Thursday, June 16, 2016

IF I FORGET YOU :: Thomas Christopher Greene

"If  poetry is the search for significance, then the stubbornness of love must be its fullest expression."

As a fan of Thomas Christopher Greene's The Headmaster's Wife, I was happy to read an early copy of If I Forget You without even knowing much about it. Although they are both lovely-written stories of love, marriage, tragedy, and human frailty, the similar themes did not result in Greene's new work feeling repetitive. Although I had my issues with the story, Greene's writing is such that I enjoyed the journey despite a few bumps along the way.

Henry Gold and Margot Fuller are star-crossed protagonists from different sides of the tracks. Henry wins a baseball scholarship to tony Barrister College, where semi-troubled-child Margot is also attending with an edict from her wealthy father to shape up and do well or suffer the consequences.

Henry discovers poetry, and soon enough he's given up the diamond to concentrate on his writing. As their paths cross, Margot and Henry find something special, only to lose it after a well-meaning but irreparably harmful incident during their first summer apart in 1991.

In 2012, Henry, now a divorced professor at NYU, spies Margot on the streets of New York. They haven't seen or spoken to each other since the events of 1991, and Margot runs to a cab and flees after her eyes meet Henry's.

From there, Greene deftly weaves the story between past and present, between both Henry and Margot, slowly unraveling their story and how they each came to a different end than they had hoped and perhaps dreamed of.

Although the plot isn't groundbreaking, I found myself sucked in by Greene's writing, which included some truly lovely moments. I liked Henry and Margot, felt empathy for each of them, and cared about the ride Greene was taking me on.  At the same time, I wondered if it was going anywhere new or interesting. Though I anticipated what might be the one real "twist" to the story, it wasn't until somewhat late in the game and it didn't take the all the air out of the reveal.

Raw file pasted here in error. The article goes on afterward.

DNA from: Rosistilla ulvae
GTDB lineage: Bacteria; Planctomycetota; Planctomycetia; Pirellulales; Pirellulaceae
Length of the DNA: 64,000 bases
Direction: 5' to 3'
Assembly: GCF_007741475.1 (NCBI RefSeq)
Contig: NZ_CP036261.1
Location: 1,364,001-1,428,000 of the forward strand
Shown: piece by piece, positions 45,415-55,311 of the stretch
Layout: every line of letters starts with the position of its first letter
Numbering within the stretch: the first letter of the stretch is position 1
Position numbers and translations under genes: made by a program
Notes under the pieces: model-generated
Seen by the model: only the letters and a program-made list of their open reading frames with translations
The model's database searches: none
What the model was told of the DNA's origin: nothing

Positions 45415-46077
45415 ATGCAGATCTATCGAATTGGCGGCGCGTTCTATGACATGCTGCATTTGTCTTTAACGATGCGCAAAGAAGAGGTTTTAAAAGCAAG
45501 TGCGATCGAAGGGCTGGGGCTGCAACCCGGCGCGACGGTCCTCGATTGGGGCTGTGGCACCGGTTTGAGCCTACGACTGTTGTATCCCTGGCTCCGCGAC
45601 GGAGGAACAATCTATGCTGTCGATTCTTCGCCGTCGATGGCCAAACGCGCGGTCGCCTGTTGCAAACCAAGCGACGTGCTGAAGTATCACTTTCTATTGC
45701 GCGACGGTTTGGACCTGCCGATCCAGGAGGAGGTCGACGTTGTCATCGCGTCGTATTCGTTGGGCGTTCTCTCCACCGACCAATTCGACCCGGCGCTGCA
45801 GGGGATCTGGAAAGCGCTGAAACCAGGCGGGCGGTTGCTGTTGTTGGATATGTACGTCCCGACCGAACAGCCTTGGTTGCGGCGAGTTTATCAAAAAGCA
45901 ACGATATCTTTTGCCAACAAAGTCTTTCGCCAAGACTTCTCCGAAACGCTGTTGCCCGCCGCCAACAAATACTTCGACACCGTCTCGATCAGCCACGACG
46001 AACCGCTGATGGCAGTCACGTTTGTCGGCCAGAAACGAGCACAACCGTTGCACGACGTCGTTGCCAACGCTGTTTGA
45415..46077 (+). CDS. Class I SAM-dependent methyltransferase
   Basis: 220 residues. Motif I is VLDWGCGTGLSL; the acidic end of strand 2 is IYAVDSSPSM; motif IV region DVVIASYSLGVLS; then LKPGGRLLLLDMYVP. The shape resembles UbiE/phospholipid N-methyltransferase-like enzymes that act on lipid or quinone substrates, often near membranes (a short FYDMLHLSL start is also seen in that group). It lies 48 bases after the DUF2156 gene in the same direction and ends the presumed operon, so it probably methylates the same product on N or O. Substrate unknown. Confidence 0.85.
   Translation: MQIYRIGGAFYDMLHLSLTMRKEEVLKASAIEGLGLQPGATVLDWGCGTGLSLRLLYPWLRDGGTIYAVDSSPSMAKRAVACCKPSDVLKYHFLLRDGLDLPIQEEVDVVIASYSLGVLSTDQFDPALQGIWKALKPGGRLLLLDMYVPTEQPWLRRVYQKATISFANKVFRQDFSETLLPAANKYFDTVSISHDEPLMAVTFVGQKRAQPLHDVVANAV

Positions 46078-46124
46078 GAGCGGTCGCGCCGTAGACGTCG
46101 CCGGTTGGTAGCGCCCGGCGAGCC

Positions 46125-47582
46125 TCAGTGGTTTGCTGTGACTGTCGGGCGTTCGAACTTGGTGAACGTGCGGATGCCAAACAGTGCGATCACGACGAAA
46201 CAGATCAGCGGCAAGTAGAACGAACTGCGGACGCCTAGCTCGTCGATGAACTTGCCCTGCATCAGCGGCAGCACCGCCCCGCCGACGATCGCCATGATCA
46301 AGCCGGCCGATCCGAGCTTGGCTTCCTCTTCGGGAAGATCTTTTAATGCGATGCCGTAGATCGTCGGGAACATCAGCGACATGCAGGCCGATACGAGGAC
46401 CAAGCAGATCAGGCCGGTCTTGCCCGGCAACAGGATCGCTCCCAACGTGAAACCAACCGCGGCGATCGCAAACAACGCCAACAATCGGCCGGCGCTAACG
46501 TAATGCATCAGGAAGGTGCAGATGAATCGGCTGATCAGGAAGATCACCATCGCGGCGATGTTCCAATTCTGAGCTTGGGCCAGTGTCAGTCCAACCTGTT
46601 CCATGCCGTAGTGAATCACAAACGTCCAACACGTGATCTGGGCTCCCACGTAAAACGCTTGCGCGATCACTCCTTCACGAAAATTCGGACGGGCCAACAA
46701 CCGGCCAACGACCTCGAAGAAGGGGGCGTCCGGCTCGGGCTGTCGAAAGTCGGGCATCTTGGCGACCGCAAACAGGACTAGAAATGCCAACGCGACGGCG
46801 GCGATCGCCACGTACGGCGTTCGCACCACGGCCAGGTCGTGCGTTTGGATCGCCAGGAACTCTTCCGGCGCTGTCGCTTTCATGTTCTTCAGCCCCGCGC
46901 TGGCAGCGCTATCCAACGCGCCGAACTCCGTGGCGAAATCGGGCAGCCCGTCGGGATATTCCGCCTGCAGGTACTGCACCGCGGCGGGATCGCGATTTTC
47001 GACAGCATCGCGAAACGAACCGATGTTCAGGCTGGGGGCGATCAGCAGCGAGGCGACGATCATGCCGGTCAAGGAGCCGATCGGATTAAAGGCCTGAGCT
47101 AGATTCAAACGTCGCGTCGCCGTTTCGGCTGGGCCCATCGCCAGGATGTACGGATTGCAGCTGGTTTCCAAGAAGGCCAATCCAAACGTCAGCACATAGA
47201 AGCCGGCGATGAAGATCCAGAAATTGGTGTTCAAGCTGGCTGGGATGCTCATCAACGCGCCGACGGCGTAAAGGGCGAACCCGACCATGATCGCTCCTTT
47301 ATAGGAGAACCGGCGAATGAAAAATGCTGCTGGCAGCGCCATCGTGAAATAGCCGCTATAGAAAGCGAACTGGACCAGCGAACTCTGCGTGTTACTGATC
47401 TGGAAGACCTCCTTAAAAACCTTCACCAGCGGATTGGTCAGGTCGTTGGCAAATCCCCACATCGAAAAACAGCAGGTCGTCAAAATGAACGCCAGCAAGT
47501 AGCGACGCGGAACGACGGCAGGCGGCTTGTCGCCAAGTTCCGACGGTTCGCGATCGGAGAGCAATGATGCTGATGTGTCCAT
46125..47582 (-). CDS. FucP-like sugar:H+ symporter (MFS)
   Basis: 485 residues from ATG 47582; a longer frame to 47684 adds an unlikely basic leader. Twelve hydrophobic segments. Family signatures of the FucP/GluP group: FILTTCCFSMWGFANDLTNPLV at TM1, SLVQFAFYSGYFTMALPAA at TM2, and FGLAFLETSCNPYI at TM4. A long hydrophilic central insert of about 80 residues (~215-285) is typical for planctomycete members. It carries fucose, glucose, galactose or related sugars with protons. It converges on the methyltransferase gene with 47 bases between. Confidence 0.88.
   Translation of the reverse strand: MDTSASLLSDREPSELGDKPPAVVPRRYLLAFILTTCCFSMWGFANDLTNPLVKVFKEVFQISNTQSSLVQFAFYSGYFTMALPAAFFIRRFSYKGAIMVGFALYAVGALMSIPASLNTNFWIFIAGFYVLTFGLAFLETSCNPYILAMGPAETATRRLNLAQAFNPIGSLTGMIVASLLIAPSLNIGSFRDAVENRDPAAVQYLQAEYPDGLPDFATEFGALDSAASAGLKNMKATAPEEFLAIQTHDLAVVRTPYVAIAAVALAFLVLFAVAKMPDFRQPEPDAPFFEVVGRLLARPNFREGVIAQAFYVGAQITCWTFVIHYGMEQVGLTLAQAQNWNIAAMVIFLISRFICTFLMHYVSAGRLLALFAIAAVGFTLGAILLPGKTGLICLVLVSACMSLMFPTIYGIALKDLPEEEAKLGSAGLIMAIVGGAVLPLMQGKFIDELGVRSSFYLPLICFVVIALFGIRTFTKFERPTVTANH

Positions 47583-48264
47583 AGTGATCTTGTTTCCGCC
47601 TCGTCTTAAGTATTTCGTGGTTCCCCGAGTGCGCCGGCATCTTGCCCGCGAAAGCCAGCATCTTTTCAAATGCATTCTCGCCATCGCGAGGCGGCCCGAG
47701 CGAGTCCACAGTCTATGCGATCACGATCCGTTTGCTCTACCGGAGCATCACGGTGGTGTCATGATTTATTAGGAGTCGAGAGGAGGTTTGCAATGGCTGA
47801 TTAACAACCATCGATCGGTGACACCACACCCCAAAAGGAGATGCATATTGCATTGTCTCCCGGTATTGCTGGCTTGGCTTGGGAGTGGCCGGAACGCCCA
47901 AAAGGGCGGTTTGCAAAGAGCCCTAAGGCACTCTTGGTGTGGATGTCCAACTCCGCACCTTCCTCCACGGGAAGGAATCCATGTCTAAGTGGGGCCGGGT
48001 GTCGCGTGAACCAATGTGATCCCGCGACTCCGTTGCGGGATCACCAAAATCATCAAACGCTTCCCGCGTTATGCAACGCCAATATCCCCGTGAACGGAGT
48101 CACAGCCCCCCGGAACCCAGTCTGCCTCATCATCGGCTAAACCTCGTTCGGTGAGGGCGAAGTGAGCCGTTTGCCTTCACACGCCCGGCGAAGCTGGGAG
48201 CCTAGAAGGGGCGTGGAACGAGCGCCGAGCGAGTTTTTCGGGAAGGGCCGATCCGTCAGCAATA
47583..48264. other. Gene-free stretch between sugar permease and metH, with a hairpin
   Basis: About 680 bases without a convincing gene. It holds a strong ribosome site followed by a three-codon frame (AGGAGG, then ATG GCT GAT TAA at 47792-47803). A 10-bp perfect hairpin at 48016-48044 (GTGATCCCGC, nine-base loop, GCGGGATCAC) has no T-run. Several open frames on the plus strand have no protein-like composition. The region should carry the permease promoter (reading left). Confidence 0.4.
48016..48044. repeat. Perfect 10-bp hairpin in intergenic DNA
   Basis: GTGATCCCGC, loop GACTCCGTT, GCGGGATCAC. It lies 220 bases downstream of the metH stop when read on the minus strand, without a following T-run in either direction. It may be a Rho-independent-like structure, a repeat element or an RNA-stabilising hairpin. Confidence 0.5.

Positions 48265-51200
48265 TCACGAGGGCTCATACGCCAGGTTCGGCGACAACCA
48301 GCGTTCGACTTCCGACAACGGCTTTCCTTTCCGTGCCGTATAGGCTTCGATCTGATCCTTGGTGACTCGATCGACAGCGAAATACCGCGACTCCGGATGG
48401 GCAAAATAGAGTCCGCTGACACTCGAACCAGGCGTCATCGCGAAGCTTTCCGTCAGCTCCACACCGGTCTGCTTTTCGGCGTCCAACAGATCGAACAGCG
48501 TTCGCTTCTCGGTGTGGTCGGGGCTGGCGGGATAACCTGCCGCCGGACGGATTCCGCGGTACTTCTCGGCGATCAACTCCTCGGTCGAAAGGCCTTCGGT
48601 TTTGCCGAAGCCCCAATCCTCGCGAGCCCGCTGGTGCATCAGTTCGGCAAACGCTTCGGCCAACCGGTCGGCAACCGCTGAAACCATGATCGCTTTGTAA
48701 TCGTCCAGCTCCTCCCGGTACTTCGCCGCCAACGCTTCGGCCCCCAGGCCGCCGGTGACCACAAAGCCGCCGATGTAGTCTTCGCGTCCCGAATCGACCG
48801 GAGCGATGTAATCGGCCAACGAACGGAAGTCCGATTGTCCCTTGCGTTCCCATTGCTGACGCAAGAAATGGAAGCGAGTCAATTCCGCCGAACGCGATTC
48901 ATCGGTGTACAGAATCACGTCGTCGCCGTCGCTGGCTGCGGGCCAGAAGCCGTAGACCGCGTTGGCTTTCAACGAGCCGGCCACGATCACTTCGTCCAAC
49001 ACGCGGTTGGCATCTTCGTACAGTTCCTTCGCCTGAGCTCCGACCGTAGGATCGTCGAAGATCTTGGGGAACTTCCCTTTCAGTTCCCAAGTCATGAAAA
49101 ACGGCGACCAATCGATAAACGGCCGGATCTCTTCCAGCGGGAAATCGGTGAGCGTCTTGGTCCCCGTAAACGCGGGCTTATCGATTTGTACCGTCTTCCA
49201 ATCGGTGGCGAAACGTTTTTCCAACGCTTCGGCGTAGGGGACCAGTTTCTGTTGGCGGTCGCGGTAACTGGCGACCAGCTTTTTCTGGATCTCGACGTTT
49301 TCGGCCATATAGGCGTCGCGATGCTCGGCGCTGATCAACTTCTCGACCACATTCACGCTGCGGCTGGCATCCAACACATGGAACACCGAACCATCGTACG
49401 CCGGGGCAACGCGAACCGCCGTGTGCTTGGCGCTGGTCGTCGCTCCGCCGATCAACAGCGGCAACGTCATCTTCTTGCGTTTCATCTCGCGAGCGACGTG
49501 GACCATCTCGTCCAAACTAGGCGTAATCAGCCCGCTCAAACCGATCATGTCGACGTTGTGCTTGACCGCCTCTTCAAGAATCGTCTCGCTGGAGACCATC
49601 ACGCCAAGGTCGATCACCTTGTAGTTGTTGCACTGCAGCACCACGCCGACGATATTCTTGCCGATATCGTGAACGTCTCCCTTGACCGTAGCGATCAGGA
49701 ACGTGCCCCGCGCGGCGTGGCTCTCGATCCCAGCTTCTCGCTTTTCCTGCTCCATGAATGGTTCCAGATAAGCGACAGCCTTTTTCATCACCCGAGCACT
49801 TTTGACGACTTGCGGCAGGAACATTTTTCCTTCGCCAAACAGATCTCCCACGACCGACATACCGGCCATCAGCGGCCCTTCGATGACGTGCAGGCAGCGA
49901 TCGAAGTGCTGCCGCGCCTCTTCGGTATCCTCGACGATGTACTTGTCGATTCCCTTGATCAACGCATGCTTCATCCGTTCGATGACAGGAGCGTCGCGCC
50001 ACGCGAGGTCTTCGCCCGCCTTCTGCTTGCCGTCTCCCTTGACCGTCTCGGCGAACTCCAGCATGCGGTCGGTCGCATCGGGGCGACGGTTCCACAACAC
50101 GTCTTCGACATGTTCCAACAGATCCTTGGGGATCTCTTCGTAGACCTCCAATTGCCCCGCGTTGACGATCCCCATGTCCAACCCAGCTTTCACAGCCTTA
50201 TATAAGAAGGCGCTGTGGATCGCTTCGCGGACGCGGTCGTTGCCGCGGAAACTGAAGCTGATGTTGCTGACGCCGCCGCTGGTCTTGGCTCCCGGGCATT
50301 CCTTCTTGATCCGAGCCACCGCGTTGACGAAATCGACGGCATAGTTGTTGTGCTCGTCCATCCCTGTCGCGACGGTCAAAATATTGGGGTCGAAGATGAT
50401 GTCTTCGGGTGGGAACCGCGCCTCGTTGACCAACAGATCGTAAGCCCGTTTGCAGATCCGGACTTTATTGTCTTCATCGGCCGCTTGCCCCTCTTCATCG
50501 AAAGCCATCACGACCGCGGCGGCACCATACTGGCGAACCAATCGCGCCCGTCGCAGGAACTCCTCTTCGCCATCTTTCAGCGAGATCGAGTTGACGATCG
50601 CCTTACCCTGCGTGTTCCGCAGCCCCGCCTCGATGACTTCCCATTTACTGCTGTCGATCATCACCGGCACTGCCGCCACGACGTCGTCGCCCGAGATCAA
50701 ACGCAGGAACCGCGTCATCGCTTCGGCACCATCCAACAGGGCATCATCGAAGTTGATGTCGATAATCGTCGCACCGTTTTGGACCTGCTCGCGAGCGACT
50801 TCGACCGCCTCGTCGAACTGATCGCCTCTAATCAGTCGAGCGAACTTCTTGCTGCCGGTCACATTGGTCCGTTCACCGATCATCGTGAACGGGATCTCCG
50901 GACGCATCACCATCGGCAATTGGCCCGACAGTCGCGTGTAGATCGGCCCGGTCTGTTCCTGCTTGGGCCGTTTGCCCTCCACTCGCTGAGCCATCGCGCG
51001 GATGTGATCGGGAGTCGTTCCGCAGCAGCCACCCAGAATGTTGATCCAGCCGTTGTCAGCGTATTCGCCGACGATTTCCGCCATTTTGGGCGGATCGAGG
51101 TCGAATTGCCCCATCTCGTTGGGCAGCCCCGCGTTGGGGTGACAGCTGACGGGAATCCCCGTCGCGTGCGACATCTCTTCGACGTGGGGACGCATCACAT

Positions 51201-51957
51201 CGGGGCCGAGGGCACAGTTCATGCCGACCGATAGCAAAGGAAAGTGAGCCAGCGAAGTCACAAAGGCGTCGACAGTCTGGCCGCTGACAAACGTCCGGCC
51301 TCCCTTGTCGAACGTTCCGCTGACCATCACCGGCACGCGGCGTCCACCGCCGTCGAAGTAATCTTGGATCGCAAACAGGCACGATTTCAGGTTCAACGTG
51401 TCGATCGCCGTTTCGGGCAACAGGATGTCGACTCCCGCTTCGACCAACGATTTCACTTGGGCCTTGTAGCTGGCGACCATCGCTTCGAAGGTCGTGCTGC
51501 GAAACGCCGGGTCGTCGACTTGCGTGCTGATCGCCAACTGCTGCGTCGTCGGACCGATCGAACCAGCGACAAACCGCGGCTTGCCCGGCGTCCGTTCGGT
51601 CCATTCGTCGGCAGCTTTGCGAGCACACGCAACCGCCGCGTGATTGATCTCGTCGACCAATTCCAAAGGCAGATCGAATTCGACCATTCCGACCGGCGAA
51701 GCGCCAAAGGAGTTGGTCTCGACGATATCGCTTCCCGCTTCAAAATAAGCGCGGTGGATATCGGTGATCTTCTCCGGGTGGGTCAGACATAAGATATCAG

Things did take a downturn in the final third, when I questioned some of the character reactions based on the history we'd just spent the first two-thirds of the story investing in. While that dissonance was never explained or rationalized, I thought Greene brought the story back up with a conclusion I found as appealing as it was perhaps ambiguous.

STREET SENSE:  If you like character-driven pieces that progress over time, I think you'll enjoy If I Forget You. As a fan of the multi-POV and multi-time period format, I was happy with how Greene pulled these elements off. Even if the star-crossed lover story isn't new, this one is written in an engaging and lyrical style that kept me turning the pages because I enjoyed the language. But please, for the love of whatever God you might believe in, can we do away with writing about people in their early forties as if they're ancient? It makes me feel old.

A FAVORITE PASSAGE:    The words pour out of him in great jumbles that he seeks to tame on the page. Henry loves words. He loves how they fall off his tongue, like syrup spiraling off a spoon. He loves the music of words, the math of them, the logic of shifting them around like numbers until they make just the right sound. Mostly, though, Henry loves that words allow him to organize the world around him, to make order out of chaos, to take life and family and in short phrases bend them into something as pure as a baseball diamond on a summer evening. Words are a way to make sense of it all.

COVER NERD SAYS:  When I went to find a copy of the cover to paste into this review, I was a bit dismayed to see the final cover (above) rather than the advance readers' edition cover (a mix of the two below). The covers below aren't perfect, and they evoke a bit of a romantic comedy feel, which this book certainly is not. However, the final cover is so similar to the cover of The Headmaster's Wife as to render them almost interchangeable. I'm all for a recognizable theme in an author's covers, but these don't have enough distinct character to keep their own identities. For that reason alone I prefer the advance readers' cover.

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About Malcolm Avenue Review

I was lucky enough to be born and raised in a nifty, oak-shaded ranch house on Malcolm Avenue, a wide-laned residential street with little through traffic, located amid the foothills of Northern California. It was on that street and in that house I learned most of my adolescent life lessons, and many grown-up ones to boot. Malcolm Avenue was "home" for more than thirty years.

It was on Malcolm Avenue, through and with my family and the other families that made up our neighborhood of characters, that I first learned about and gained an appreciation for the things I continue to love the most to this day: music, animals, photography, sports, television/movies and, of course, books.

I owe a debt of gratitude to that life on Malcolm Avenue. It gave me a sense of community and friendship, support and adventure. For better and worse, life on that street likely had the biggest impact on the person I've become. So this blog, and the things I write here, are all, at their base level, a little bit of a love letter to Malcolm Avenue.


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